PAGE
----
# give an example of an infinite class of closed sets whose union is not closed.

give an example of an infinite class of closed sets whose union is not closed. Thanks for your help

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How about 1/n?, – Ross Millikan Apr 23 '12 at 0:09

I think probably the most instructive example is considering $\displaystyle A_n=\left[\frac{1}{n},\infty\right)$.

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thank you very much for your help – Chalie Her Apr 23 '12 at 0:28
Why is it the most instructive example? – lhf Apr 23 '12 at 1:32

Can you express $(0,1)$ as an increasing union of closed sets? Maybe find a pair of sequences $a_n$ and $b_n$ with $a_n$ decreasing to $0$ and $b_n$ increasing to $1$? Then you can try taking $[a_n,b_n]$ and see if that works.

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thank you very much for your help – Chalie Her Apr 23 '12 at 0:28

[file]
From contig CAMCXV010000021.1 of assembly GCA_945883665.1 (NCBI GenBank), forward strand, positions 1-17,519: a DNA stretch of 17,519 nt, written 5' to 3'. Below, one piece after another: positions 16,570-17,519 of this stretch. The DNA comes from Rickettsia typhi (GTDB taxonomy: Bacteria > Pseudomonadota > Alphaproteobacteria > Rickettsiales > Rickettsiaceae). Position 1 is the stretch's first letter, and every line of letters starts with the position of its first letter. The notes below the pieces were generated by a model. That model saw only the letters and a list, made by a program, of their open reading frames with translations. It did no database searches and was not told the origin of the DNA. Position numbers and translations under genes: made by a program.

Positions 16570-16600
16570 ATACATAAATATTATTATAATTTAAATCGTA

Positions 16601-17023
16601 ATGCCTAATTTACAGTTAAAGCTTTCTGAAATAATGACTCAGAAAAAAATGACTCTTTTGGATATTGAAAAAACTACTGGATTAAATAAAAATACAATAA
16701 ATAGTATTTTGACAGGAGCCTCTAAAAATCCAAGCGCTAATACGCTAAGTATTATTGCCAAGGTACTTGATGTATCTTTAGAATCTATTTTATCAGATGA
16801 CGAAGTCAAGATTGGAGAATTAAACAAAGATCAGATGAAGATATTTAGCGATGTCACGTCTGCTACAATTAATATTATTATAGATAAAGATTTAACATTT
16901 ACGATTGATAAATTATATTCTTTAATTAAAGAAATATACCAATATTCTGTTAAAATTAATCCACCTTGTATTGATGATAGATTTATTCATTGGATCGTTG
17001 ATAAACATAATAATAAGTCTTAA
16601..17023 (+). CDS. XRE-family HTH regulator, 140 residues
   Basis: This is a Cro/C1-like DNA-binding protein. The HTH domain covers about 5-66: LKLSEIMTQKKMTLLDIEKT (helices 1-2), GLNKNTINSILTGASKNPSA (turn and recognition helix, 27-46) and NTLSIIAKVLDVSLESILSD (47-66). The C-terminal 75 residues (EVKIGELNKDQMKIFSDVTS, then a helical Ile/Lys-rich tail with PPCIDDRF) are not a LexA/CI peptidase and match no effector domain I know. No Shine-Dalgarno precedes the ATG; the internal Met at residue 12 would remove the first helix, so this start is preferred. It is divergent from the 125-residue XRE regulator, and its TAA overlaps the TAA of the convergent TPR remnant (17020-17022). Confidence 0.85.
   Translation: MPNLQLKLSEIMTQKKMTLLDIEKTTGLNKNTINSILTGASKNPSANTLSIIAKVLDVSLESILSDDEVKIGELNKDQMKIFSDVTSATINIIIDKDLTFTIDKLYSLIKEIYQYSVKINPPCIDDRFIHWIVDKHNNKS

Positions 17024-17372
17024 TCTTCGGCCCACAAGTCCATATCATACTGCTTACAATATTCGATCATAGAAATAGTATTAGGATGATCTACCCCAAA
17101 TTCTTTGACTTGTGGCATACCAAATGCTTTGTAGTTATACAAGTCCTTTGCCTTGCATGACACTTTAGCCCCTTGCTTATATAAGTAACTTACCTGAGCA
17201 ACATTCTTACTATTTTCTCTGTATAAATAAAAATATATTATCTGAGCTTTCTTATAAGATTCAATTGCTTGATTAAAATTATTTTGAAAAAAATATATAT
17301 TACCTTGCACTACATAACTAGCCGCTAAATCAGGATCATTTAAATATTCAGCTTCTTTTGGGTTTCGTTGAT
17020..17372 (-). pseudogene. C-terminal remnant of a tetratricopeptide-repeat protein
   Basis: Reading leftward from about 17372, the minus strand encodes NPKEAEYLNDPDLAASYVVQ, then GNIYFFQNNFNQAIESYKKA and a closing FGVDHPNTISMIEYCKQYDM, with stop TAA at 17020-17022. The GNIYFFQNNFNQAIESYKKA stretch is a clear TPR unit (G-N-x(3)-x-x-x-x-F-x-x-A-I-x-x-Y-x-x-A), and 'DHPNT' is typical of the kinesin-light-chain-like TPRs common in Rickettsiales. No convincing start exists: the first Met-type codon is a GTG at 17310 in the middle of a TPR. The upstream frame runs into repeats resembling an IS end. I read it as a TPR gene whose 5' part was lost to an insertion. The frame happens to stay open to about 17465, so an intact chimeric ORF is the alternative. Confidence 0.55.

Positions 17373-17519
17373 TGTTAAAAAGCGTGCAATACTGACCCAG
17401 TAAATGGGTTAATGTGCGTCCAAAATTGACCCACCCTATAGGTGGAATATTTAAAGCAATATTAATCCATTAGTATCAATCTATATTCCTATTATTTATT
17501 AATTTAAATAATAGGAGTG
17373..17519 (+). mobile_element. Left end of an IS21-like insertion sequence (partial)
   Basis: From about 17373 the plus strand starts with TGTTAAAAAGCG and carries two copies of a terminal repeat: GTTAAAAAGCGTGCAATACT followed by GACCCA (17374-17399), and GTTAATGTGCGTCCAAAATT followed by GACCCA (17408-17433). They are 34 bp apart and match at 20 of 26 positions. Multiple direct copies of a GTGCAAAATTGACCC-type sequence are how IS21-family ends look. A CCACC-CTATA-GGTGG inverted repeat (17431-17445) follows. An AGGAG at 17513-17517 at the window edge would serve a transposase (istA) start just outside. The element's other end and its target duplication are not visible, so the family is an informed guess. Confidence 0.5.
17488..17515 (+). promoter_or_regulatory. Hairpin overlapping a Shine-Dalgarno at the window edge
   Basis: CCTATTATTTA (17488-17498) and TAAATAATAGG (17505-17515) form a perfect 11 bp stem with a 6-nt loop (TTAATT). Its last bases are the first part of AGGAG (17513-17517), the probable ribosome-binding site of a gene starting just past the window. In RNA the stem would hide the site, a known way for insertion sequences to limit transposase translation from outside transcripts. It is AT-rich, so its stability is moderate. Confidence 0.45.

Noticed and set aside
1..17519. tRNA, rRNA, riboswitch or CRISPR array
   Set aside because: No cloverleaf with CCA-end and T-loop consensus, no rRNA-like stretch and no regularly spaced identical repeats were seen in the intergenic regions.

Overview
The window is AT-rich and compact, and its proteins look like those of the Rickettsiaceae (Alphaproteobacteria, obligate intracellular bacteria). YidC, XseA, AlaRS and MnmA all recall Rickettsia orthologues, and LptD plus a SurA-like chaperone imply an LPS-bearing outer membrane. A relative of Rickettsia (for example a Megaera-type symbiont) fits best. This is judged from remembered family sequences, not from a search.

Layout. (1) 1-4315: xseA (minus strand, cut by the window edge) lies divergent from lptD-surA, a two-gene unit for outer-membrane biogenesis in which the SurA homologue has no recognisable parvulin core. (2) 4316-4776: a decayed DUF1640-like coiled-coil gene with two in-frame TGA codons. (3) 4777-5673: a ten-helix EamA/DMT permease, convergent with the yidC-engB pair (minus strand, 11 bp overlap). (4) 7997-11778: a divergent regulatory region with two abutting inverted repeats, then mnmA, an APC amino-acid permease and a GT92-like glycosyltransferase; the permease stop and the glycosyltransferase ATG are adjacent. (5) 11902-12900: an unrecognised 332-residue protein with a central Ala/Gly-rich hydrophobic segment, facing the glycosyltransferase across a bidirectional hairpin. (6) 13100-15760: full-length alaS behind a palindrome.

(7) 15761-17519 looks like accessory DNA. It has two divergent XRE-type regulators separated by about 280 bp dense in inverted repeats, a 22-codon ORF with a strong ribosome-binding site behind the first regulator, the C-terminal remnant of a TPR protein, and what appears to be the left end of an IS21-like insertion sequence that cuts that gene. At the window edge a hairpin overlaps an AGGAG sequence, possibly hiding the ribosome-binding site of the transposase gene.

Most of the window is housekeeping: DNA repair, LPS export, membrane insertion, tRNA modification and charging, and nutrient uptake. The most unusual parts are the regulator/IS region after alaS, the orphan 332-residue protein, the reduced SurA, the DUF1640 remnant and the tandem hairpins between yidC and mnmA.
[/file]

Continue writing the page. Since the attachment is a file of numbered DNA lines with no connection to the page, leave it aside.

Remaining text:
Every subset $S\subset X$ of a Hausdorff space is the union of its singleton subsets, which are closed : $$S=\bigcup_{s\in S} \lbrace s\rbrace$$

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I like this one the most. It's more generic! – Don Larynx Oct 16 '13 at 22:15

As another example, let $X$ be any infinite set, and consider the cofinite topology on $X$ (ie all open sets are either the empty set or sets whose complement is finite). Every proper closed subset of $X$ is finite. So, fixing an element $x_0\in X$, we have the union closed sets equaling an open set: $$X\setminus\{x_0\}=\bigcup\limits_{x\not=x_0} \{x\}$$

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the union of intervals of the form $(1/n ,1- 1/n ) = (0,1)$ will be a example. the behaviour of the interval already stated above.

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How are these intervals closed? – Rudy the Reindeer Oct 5 '12 at 16:26

Here is a good example which clearly shows that the infinite union of closed sets may not be closed. consider the usual topology on $\mathbb{R}$, and let $\mathcal{C}$ be the collection of all closed sets of the form $( -\infty , \frac n{n+1} ]$ where $n \geq 1$. Then $\bigcup \mathcal{C} = ( - \infty , 1 )$, which is open. So this union of infinitely many closed sets is open.

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